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News in brief to re­count an Italy on the move be­tween econ­omy, life­style and cul­ture

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A WHOLE DIF­FER­ENT KIND OF CIN­EMA

The An­teo Palazzo del Cin­ema in Mi­lan is not just a lat­est gen­er­a­tion movie the­ater. It is also a place to meet with many other forms of en­ter­tain­ment, be­cause not only films are shown but there are also con­certs, the­atri­cal per­for­mances and op­eras. This is a place for per­sonal cul­tural growth thanks to var­i­ous kinds of sem­i­nars, talks and cour­ses, as well as a place where you can just have fun. The restau­rant also has an open-air space in ad­di­tion to a pub and a lit­er­ary café man­aged in col­lab­o­ra­tion with Eataly. A din­ing room has also been added where you can have break­fast, lunch or din­ner while watch­ing a movie. In fact the An­teo is now open ev­ery day from 10am to 1am. The pro­gram­ming has be­come more and more fam­ily-friendly, with an ed­u­ca­tional space where chil­dren can learn and play while their par­ents en­joy a movie or, if they are more grown-up, they can be en­cour­aged to ex­plore the world of cin­ema thanks to mini cour­ses that last for the du­ra­tion of the movie be­ing shown.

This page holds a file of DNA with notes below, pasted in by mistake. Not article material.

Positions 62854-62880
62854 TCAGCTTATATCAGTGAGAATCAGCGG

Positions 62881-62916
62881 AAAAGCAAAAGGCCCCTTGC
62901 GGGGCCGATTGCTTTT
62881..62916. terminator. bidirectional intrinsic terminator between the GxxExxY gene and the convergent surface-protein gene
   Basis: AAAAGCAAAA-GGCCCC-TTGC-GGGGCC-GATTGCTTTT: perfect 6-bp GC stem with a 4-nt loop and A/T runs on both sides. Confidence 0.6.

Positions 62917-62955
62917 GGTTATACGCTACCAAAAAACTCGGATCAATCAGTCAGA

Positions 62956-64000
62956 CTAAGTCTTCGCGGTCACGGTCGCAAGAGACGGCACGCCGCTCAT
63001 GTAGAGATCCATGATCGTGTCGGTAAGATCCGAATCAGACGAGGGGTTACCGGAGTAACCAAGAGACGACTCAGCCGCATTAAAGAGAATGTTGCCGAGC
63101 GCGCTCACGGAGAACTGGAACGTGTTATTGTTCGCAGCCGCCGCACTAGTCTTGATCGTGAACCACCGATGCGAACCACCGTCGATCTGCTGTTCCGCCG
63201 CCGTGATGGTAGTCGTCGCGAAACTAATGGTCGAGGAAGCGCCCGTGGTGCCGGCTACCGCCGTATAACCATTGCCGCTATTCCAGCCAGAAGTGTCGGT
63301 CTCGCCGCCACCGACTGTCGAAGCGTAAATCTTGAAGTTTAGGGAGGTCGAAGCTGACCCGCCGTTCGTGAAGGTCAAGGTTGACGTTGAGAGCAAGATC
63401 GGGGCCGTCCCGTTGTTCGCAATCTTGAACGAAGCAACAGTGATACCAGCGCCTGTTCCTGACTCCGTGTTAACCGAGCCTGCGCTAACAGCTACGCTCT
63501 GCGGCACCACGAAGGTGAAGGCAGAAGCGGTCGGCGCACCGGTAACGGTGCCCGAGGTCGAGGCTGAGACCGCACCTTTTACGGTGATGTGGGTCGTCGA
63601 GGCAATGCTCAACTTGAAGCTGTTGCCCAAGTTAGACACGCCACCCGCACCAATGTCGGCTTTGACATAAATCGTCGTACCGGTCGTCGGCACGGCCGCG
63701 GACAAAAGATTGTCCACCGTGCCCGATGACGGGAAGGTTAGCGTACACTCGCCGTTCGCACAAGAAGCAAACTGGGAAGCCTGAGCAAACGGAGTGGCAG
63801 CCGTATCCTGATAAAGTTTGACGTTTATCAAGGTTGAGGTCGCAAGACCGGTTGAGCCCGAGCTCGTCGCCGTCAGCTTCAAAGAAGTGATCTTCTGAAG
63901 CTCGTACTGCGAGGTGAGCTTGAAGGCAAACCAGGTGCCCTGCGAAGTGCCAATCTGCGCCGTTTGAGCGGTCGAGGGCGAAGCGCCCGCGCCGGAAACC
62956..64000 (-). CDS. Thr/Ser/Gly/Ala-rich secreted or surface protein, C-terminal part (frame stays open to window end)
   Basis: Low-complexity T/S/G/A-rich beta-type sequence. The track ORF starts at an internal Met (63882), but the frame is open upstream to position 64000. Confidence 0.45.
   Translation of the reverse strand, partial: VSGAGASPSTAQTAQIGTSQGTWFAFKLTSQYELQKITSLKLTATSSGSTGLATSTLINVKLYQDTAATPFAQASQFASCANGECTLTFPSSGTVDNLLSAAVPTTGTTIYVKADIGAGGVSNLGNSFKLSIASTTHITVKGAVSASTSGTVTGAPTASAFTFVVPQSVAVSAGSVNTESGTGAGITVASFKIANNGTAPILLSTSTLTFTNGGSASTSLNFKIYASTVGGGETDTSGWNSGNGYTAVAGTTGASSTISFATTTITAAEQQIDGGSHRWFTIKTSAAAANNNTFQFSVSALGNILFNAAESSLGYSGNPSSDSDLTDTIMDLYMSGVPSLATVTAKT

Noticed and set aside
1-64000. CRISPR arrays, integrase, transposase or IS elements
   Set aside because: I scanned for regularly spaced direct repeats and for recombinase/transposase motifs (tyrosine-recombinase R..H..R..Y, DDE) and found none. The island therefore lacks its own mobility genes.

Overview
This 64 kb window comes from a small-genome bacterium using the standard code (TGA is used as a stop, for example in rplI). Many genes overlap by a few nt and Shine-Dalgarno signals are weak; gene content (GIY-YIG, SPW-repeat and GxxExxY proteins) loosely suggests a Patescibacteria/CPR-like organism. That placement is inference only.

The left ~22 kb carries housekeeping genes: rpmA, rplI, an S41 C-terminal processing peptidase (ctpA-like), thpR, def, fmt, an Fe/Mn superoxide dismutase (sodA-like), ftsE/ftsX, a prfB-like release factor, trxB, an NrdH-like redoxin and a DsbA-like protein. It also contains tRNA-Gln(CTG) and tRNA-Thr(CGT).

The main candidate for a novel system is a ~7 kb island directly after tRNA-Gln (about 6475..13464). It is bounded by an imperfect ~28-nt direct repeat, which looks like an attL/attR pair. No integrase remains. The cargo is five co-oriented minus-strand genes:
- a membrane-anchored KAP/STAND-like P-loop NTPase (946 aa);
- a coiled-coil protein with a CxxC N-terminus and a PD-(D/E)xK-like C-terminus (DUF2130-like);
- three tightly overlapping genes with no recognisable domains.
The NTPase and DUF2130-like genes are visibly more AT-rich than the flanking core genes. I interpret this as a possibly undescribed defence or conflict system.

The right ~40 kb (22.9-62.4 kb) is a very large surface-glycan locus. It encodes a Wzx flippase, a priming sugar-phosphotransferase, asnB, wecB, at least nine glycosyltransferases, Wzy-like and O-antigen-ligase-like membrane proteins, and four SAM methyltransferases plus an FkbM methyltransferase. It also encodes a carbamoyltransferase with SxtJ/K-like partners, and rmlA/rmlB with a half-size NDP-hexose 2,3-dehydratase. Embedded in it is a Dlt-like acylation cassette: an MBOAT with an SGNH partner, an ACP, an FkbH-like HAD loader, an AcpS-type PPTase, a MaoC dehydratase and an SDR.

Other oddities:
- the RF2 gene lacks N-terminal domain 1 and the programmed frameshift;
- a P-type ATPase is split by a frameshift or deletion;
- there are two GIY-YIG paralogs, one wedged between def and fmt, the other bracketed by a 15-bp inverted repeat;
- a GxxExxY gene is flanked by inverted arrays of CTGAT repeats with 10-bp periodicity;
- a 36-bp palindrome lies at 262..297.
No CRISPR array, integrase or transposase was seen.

Another in­ge­nious idea, taken from the world of tele­vi­sion, is the idea of cin­ema on de­mand, in a room with about thirty seats where any film present or past can be shown. www.an­teo.spaziocin­ema.18tick­ets.it

CON­TEM­PO­RARY ART COMES TO THE QUIRINAL PALACE

For the first time in its his­tory, the his­toric palazzo which is the res­i­dence of the Pres­i­dent of the Ital­ian Repub­lic will be host­ing a con­tem­po­rary art ex­hi­bi­tion from 24th Oc­to­ber to 17th De­cem­ber 2017 with the ti­tle ‘Da io a noi: la città senza con­fini’ (From Me to Us: the City With­out Bor­ders). Cu­rated by Anna Mat­tirolo it is pro­moted by the Direc­torate Gen­eral for Con­tem­po­rary Art and Ar­chi­tec­ture and Ur­ban Pe­riph­eries of the Min­istry of Cul­tural Her­itage and Ac­tiv­i­ties and Tourism (MIBACT) in col­lab­o­ra­tion with the Sec­re­tary Gen­eral of the Pres­i­dency of the Ital­ian Repub­lic. On dis­play in the 10 his­tor­i­cal sa­lons of the Apart­ments of Pope Alexan­der VII there will be works by 22 artists, from Italy as well as abroad, all of whom are ei­ther res­i­dent or of­ten ac­tive in Italy. Th­ese artists are Lara Al­marcegui, Rosa Barba, Botto & Bruno, Mau­r­izio Cat­te­lan, Gian­luca and Mas­si­m­il­iano De Se­rio, Jim­mie Durham, Lara Favaretto, Flavio Favelli, Claire Fon­taine, Alberto Garutti, Mona Ha­toum, Al­fredo Jaar, Francesco Jodice, Adrian Paci, Diego Per­rone, Alessan­dro Pian­giamore, Eu­ge­nio Tibaldi, Grazia Toderi, Ve­dova­mazzei, Luca Vi­tone, Sislej Xhafa and To­bias Zielony.

FOOD IS ART, YOU CAN TAKE IT FROM SELETTI!